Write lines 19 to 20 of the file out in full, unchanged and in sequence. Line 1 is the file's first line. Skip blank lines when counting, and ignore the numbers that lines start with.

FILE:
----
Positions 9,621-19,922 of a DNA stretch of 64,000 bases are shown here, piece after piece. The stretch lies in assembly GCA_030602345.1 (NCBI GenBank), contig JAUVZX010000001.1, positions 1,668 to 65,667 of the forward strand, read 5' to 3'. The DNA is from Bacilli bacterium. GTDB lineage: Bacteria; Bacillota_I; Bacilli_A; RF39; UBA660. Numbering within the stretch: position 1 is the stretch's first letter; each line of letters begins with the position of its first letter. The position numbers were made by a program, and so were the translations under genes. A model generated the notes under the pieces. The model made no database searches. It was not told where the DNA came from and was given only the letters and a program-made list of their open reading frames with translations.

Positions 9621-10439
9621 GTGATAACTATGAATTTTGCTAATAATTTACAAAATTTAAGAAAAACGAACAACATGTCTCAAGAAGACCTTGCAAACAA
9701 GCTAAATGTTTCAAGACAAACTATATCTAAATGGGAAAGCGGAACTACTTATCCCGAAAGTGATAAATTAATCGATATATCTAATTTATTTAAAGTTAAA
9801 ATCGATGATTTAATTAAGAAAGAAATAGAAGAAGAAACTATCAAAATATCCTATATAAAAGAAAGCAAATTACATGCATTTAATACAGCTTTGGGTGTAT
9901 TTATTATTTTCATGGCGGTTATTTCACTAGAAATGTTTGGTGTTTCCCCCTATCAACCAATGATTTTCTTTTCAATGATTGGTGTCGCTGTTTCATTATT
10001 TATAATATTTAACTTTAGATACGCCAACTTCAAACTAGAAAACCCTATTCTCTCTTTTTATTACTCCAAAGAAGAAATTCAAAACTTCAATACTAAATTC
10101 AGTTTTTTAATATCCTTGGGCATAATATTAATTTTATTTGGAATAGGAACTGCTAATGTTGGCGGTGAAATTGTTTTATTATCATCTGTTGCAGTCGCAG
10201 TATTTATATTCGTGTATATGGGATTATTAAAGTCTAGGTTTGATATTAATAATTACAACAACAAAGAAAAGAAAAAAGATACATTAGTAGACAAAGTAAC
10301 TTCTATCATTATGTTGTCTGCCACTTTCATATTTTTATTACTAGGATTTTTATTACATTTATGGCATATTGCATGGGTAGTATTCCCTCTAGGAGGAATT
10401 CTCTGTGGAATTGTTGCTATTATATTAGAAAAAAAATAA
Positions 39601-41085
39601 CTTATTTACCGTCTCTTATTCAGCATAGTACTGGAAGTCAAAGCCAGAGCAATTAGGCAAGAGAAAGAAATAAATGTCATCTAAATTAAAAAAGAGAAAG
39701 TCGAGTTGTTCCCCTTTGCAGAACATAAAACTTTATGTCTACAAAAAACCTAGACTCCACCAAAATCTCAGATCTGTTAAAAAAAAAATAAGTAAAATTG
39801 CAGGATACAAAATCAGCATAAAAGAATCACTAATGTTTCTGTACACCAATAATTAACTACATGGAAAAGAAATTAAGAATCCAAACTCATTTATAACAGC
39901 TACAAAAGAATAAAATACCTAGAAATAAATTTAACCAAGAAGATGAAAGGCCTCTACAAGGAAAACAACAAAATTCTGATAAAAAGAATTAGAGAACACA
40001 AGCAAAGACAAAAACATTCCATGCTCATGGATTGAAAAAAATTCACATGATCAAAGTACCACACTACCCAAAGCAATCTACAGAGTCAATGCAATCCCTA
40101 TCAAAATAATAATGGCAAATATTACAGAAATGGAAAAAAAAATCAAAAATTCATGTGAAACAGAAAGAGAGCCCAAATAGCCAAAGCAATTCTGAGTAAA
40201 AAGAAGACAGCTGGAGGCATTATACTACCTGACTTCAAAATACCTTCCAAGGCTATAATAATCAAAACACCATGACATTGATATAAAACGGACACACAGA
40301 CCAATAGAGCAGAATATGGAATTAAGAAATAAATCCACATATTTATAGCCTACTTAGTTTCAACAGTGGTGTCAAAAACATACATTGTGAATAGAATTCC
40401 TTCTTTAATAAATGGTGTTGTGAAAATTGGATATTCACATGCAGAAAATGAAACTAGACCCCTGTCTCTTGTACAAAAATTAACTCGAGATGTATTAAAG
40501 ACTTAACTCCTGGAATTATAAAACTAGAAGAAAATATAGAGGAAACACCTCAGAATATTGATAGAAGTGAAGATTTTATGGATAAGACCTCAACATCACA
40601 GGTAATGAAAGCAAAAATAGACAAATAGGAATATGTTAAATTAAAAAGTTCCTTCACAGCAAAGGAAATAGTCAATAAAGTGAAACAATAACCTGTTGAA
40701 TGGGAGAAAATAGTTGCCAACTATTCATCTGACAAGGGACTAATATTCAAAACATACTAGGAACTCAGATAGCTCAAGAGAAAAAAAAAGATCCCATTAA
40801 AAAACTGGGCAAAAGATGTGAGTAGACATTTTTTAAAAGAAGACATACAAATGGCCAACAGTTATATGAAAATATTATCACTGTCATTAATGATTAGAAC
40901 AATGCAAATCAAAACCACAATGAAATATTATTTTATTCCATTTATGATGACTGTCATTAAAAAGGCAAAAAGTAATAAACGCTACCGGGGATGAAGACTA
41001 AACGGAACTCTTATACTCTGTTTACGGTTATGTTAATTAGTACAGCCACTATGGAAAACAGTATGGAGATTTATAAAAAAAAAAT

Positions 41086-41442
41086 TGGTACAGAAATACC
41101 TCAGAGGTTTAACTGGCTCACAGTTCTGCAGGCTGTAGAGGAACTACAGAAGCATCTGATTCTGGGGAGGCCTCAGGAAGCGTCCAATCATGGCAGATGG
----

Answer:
40201 AAGAAGACAGCTGGAGGCATTATACTACCTGACTTCAAAATACCTTCCAAGGCTATAATAATCAAAACACCATGACATTGATATAAAACGGACACACAGA
40301 CCAATAGAGCAGAATATGGAATTAAGAAATAAATCCACATATTTATAGCCTACTTAGTTTCAACAGTGGTGTCAAAAACATACATTGTGAATAGAATTCC